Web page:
Monday 7 October 2013

Please Adjust Your Dress Before Leaving

Regular readers will know that I've been researching George Jennings, the plumber who installed WCs for the Great Exhibition of 1851, sometimes described as the inventor of the public toilet. There's been a lot of misinformation about this subject in the past, largely stemming from The Good Loo Guide which misattributed the opening of the first underground toilets in London to Jennings, and gave the date as 1855 rather than 1885.

For a while, I assumed this was just pure confusion - not least because Jennings' firm, after his death, went on to install and run many public toilets in London in the early 1900s.

Then I found Jennings' letter to the City of London from 1858, actually offering to build an underground public toilet - so there was some fact behind the mistaken attribution. But, tragically, the accompanying illustration was missing from the City archives ... or so I thought.

It was only after some more digging that:

i. I found a useful reference to Jennnings' underground toilets in the Science Museum Archive

ii. I then remembered that Sarah McCabe had remarked upon the same reference in her master's thesis on late Victorian public toilets (generously emailed for my perusal - many thanks again, Sarah)

The illustration was not lost at all ... indeed, here it is, courtesy of those lovely people at the Science Museum:

Copyright: Science Museum Archives

The background, I think, is a generic City-scape, although I'm willing to be corrected. This is surely the same plan sent to the City of London, although this copy was sent to Capt. Francis Fowke, Director of Works at South Kensington Museum, with a view to it appearing in the 1862 International Exhibition (Jennings would also design and run the toilets at the 1862 Exhibition).

The seat on the left is the attendants room, not a toilet (as the fact that it is unconnected with the drainage, and the overview shows):

Copyright: Science Museum Archive

What's fascinating about this drawing is that all its key features would eventually appear in Victorian underground public toilets, some twenty years later - right from the City's first effort in 1885 (see here for a full description). William Haywood, the City's Engineer, seems to have happily copied the key features of Jennings' unused 1858 plan - from the 'inner ring' of urinals around a central column, to a gas lamp above ground providing a draught for ventilation - and put them into his Royal Exchange toilets which opened in 1885.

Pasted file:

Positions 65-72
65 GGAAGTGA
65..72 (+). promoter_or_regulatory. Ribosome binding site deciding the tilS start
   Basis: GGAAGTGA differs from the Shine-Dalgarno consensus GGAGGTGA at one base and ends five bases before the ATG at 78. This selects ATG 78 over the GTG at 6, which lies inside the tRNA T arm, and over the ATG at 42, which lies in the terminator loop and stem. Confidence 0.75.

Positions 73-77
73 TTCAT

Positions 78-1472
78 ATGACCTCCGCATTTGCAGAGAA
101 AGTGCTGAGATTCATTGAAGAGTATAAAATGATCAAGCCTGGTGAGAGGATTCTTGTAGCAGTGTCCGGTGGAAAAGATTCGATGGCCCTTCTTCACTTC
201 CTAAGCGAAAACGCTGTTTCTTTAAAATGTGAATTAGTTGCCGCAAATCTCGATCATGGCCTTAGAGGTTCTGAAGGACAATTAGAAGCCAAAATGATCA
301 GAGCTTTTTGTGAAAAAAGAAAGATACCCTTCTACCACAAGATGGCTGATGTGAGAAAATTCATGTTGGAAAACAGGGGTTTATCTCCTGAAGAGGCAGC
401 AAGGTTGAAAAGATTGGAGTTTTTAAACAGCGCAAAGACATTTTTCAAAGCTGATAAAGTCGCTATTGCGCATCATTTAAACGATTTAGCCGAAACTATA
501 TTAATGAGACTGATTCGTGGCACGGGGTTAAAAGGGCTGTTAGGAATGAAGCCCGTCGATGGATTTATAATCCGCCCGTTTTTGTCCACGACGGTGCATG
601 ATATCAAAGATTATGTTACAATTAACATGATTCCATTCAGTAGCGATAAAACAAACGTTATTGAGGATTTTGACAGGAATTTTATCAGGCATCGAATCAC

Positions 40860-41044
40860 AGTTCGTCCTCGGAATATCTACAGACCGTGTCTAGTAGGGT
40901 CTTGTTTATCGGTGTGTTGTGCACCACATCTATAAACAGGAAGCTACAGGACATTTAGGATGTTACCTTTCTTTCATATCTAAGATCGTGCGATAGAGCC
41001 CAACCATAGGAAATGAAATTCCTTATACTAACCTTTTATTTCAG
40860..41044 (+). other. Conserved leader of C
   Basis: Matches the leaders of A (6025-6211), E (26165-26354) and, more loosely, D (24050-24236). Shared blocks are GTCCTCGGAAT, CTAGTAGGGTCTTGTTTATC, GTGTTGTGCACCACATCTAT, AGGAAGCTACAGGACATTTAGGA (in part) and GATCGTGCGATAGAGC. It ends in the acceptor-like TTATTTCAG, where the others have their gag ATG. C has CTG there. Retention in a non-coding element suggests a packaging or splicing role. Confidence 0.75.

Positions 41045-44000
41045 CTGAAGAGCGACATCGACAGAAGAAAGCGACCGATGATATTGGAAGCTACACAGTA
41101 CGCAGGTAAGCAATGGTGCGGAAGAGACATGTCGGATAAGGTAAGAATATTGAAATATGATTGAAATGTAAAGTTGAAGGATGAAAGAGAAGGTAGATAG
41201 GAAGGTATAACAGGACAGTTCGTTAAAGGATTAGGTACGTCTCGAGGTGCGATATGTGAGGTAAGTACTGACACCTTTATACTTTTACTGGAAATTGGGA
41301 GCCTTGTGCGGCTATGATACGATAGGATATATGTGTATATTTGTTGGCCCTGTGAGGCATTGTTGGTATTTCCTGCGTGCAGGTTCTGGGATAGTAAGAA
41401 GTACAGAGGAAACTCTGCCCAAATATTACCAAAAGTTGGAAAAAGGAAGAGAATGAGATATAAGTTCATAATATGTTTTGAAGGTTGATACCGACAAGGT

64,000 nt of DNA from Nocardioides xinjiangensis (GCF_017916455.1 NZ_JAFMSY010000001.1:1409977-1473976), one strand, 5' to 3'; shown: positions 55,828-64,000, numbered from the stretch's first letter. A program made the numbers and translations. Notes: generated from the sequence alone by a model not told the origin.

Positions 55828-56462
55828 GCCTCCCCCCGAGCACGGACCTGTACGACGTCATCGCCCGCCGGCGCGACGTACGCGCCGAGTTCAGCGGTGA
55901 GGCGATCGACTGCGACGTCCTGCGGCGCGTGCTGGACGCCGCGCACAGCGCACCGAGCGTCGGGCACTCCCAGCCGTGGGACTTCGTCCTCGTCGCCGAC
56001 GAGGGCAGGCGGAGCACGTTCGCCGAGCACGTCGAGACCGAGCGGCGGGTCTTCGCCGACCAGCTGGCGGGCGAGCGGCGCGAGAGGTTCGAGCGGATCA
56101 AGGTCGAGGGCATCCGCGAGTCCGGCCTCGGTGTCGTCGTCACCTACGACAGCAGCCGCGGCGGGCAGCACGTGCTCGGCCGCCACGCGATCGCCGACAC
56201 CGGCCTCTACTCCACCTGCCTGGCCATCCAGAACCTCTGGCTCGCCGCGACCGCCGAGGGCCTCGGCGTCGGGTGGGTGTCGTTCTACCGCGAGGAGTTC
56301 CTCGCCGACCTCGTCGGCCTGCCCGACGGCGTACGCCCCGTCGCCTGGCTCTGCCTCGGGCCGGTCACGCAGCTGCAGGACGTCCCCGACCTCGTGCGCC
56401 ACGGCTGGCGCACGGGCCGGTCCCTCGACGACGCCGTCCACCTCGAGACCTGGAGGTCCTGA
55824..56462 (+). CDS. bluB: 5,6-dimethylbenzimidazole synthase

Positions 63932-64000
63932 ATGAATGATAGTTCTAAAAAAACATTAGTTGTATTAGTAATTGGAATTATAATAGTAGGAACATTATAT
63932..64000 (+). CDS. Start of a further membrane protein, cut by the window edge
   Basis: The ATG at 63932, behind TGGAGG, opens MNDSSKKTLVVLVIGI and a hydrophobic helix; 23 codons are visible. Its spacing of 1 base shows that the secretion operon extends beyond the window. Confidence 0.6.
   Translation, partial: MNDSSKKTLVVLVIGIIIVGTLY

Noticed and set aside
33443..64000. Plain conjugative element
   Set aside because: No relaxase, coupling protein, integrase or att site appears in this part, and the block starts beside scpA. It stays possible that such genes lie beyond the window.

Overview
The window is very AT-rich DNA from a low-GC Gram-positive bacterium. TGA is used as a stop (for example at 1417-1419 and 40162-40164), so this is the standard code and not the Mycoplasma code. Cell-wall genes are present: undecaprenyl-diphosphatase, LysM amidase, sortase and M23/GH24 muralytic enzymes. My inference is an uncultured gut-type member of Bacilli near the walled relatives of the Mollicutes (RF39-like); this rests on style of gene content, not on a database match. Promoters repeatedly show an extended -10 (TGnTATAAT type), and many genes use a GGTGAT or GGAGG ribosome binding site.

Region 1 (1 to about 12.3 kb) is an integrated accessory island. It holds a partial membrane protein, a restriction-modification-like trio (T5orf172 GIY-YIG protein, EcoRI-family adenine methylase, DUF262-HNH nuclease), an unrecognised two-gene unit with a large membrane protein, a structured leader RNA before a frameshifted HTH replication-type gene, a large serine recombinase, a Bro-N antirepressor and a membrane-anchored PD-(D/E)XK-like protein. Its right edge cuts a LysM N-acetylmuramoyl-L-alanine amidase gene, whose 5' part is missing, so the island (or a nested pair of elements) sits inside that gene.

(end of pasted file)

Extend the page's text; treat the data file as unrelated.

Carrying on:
No wonder, then, that people have latterly been keen to attribute the work to Jennings himself (who inconveniently died in 1882). Nor that Jennings is reputed to have nurtured a grievance against the City authorities.

Note also the public drinking fountain at the ground level - the latest thing in sanitary improvement in 1850s London when the toilets were designed (Haywood did not bother to copy this in the 1880s).

The best bit of the drawing, of course, is the mid-Victorian gentleman nonchalantly emerging from the WC.

Copyright: Science Museum
Is this the only picture of a Victorian leaving a public lavatory, immediately after the act?

Victorian urinals would have the instruction 'Please adjust your dress before leaving' painted upon the wall (or, in the case of cast iron urinals, even embossed upon the metal - as one rare surviving example at Twickenham shows). At least our gentleman has paid heed to that injunction.

[thanks to JL for the image]
But can anyone help me with the trousers, as it were? Would there have been buttons at the front, round the waist, where?

Possibly I am already in too deep.

But - if you have good pics of mid-Victorian trousers and their buttons, I'd like to see them.


  1. Great post as usual. Were these public toilets only for the gents? Would ladies have been expected to return home to appease the call of nature?

    1. p.s. there will be a chapter on this in the book I'm writing - out next Autumn!

  2. Yes, the 1885 underground toilets were for gents. The first above-ground ladies toilets had been tried at Ludgate Circus but the City wasn't that keen. The first underground ladies would appear in the West End, and then, grudgingly, the idea was adopted throughout London. Ladies either contained themselves, or sought toilets at shops and railway stations (although the former was generally a matter of asking the shopkeeper especially, rather than our current signposted arrangements).

  3. This what you want?

  4. why does it say SHEWING instead of SHOWING?

  5. About the spelling: It was common to spell any word the way it sounded to the writer; hence, one would expect to see any number of regional efforts at spelling. During the Olde English era (circa Lady McBeth), this practice is most evident.

  6. lady MacBeth was Scottish - would not have spoken English!!